Anna is a native New Yorker, calling the city home for all of her 94 years. She grew up in Brownsville, Brooklyn with her sister and two brothers. Her father was the neighborhood fishmonger until "the Mafia cut off his supply." The family struggled after that and Anna was relieved when she was accepted into the Washington Irving School in Manhattan – the only school in the city which catered to children with artistic and musical talents at that time.
Anna quickly fell in love with all Manhattan had to offer and her
creative spirit flourished. Although young women in the 1930s were
afforded few opportunities outside of being a housewife or teacher, Anna
had another plan. After graduating, she was determined to be an artist
and did everything in her power to make her dream come to fruition.
Anna devoted much of her time to her own paintings, but also taught
art to children. She and her other artist friends formed a tight-knit
community. Even though they could barely make the rent on their
dilapidated apartments – and certainly didn’t have the money for
furniture – they felt truly “alive” in the constant exchange of ideas
about art and the world around them. “When you’re an artist you just
make friends,” she explains.
During this time, she met her first husband, a charming
Italian-American man who loved to cook traditional Northern Italian
dishes for Anna. They soon married and had two daughters. Anna took care
of their children, while her husband worked as a truck driver putting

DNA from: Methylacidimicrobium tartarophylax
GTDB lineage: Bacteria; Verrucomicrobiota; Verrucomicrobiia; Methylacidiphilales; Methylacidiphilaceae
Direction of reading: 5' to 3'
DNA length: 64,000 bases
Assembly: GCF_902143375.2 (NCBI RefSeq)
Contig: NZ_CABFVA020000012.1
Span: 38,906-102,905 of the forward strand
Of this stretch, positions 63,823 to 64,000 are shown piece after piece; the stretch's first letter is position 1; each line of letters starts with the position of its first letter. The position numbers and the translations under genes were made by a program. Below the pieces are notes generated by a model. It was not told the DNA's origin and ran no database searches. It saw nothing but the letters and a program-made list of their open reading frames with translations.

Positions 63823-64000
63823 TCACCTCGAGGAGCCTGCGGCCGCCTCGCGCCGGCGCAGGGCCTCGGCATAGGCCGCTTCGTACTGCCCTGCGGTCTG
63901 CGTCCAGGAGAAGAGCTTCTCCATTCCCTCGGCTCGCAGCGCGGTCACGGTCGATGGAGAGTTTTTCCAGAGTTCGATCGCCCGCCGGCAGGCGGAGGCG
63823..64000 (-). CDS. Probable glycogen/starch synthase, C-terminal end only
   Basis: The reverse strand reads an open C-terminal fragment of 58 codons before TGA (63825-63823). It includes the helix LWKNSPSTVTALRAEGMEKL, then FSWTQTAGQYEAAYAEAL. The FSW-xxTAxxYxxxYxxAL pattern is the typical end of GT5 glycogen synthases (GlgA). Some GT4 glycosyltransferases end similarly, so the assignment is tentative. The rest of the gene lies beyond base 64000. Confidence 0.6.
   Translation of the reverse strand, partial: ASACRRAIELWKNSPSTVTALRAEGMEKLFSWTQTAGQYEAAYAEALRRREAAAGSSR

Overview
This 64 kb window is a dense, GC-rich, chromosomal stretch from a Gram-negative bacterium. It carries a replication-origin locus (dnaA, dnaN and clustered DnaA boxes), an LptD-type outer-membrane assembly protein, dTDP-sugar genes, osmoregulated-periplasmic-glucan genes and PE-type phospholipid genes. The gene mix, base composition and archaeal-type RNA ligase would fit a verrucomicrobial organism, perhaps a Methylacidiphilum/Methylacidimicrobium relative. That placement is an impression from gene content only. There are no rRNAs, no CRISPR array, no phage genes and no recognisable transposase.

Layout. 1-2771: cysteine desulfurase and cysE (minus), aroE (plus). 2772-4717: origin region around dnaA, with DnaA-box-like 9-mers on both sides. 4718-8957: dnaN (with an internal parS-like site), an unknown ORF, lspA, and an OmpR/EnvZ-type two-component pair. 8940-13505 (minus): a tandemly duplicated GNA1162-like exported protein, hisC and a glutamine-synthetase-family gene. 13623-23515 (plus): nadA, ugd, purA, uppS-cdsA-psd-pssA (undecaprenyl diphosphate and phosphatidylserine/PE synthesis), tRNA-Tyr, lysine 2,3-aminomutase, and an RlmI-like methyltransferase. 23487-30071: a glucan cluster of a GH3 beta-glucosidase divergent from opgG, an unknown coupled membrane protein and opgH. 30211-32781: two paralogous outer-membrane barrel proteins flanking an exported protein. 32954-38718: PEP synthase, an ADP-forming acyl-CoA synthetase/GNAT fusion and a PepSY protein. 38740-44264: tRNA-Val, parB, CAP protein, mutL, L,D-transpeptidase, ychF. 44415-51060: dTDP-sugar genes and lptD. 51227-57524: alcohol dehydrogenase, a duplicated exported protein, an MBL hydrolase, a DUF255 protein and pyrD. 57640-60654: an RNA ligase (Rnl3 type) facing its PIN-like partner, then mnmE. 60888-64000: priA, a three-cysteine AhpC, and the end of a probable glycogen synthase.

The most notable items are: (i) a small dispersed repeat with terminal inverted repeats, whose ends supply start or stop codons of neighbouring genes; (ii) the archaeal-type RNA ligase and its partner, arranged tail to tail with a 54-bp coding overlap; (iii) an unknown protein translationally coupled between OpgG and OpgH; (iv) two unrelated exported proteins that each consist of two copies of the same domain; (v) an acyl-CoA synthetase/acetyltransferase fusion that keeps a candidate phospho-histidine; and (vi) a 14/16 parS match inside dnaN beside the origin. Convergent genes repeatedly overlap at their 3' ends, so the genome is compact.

in long hours at night. With her children asleep and her husband on the
road, Anna would set up her easel in the kitchen and paint until the sun
rose. Life was not always easy, but she was happy.
As fighting erupted overseas, Anna began work as a machinist at a war
plant. Empowered by her new skill set, she felt a greater sense of
independence. When World War II ended and soldiers returned to their
jobs in America, she was forced out. “By that point, art was the only
thing that made me happy and allowed me to express myself,” Anna
Anna began showing her work at a gallery in SoHo. She also tried to
interest her children in art, bribing them with hot dogs and soda in
exchange for visiting the Brooklyn Museum. She also encouraged them to
be fearless. She insisted they learn how to swim since she had a
lifelong fear of water herself. When her husband unexpectedly passed
away, Anna was left alone to care for her young daughters.
One day, while visiting the library, she bumped into Sidney, an old
acquaintance from her youth. A cameraman and lighting designer for a
soap opera, he was also an avid photographer who had exhibited his work
at local museums. Prompted by their shared interest, the two began a
courtship which led to marriage in 1976.
With her children grown, the couple moved into an apartment in
Manhattan and she maintained a separate studio in the building. In
addition to her painting, she focused on efforts to promote other female
artists, always reminding the women she met to fight for their
independence. “You can’t live through your husband,” she advised.